• Gary Moller

"Be safe, Mr Moller"


Gary with brother's, Bruce and Gordon, Nelson Lakes
Playing "safe": Gary with brother's, Bruce and Gordon, Nelson Lakes

"Be safe, Mr Moller!" the receptionist called out as I headed for the exit.


Her kind statement was like a red rag to a bull. I know she was referring to the virus, although there is no "virus" currently in New Zealand (you know the one I'm talking about. I won't talk too much about it by name in this article because my web rankings will suffer even more from "Shadow Banning" by some of the Big Tech companies). I could not resist the challenge. The poor woman!


"We are already too safe," I replied.


"Did you know that there comes a point where the safer we become, the less safe we actually are?" (I'll devote an article to this idea about safety soon).


She looked confused.


"Let, me explain: if I was to wrap myself in cotton wool, hide at home and take no risks, I'll be bored out of my brain, and depressed. I'll become frail. Dementia will set in. Eventually, I'll trip, fall, break a hip, end up in hospital, get an embolism and die of pneumonia. If I was to become a germaphobe, as the health authorities seem to want me to be, my immune system will weaken and I'll eventually die a miserable death from something like septicemia or the flu. To be a resilient person, regardless of age, we must expose ourselves to stress, including bugs - we must take risks if we are to be resilient creatures. By hiding from the world, by failing to understand how we fit within a healthy, competitive ecosystem, we cease to live as true human-beings. If we are too safe, life becomes boring and rather meaningless. Death is premature, protracted and miserable".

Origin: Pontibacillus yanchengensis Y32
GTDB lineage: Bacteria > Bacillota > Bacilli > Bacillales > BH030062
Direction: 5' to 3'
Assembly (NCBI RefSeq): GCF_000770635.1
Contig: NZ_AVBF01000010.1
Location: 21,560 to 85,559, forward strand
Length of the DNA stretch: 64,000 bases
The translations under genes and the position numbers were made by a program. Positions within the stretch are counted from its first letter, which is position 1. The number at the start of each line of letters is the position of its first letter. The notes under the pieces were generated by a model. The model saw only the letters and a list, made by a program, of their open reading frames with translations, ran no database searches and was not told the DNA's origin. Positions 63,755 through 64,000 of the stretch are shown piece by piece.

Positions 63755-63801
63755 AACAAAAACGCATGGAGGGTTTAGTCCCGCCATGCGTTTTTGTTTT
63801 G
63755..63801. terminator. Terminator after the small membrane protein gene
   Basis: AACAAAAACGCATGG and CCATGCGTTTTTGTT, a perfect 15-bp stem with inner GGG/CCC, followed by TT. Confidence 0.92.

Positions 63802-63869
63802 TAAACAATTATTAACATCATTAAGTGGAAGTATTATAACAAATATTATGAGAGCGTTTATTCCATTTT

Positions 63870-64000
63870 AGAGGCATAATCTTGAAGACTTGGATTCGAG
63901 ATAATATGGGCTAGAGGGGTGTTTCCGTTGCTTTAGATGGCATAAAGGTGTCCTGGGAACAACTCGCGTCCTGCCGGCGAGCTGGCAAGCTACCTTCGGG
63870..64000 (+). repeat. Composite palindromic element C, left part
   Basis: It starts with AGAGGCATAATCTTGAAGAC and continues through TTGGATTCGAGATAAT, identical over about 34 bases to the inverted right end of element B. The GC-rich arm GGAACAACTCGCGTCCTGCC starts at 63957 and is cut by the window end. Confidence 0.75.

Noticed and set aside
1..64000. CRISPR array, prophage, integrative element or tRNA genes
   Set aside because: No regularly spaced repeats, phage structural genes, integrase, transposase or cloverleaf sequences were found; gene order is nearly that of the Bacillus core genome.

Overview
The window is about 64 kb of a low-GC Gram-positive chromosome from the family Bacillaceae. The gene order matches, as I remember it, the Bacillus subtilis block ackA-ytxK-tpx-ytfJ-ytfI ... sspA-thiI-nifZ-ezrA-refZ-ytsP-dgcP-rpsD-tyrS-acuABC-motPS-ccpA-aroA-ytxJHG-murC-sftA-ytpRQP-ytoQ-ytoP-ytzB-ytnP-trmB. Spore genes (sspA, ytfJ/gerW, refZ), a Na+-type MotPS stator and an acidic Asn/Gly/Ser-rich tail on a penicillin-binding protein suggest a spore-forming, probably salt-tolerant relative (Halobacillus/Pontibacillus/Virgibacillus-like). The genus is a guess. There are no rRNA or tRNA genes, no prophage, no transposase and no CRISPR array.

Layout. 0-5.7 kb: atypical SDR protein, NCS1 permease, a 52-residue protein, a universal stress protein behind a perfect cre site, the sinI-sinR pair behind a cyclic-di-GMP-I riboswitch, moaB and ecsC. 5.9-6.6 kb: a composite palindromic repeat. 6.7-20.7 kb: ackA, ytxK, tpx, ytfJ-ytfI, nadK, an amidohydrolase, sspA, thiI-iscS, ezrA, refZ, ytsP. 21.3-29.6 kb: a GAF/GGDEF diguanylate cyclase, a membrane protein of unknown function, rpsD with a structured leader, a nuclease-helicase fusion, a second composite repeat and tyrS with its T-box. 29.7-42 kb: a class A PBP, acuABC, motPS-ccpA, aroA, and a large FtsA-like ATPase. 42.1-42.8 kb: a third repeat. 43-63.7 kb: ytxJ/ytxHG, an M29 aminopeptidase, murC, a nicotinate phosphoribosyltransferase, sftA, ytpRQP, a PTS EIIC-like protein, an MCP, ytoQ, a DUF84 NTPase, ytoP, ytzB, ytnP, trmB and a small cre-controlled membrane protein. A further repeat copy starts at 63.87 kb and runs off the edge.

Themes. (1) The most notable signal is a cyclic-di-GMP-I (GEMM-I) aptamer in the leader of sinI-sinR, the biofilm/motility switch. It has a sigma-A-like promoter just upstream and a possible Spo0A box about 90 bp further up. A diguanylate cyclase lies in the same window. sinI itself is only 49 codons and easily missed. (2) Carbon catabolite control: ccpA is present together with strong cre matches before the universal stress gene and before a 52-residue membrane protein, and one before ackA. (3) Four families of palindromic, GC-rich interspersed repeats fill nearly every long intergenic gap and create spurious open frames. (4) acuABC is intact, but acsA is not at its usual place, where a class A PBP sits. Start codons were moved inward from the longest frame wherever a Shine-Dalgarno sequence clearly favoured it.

"That's really interesting," she replied.


"Think about the pandemic," I replied: "What is your risk of contracting the virus? Pretty close to nil because there is no virus in New Zealand right now. And, if you were to catch the virus, what is the risk of dying at your age? What is there to be scared about?"


"Not much at all, I guess," she replied.


"Well, you are young and healthy. The average age of those dying is about 85 which is above average life expectancy. Go figure that one! Being a young person, your risk of dying, if you were to catch it, is a miniscule 0.02%. But you have to catch it first. If you were to optimise your vitamin D, and take some zinc and vitamin C, your chances of dying, if you catch it, reduce about another 90%. Think about that. Right now, your risk of dying from this virus is probably the same as getting struck by lightning!"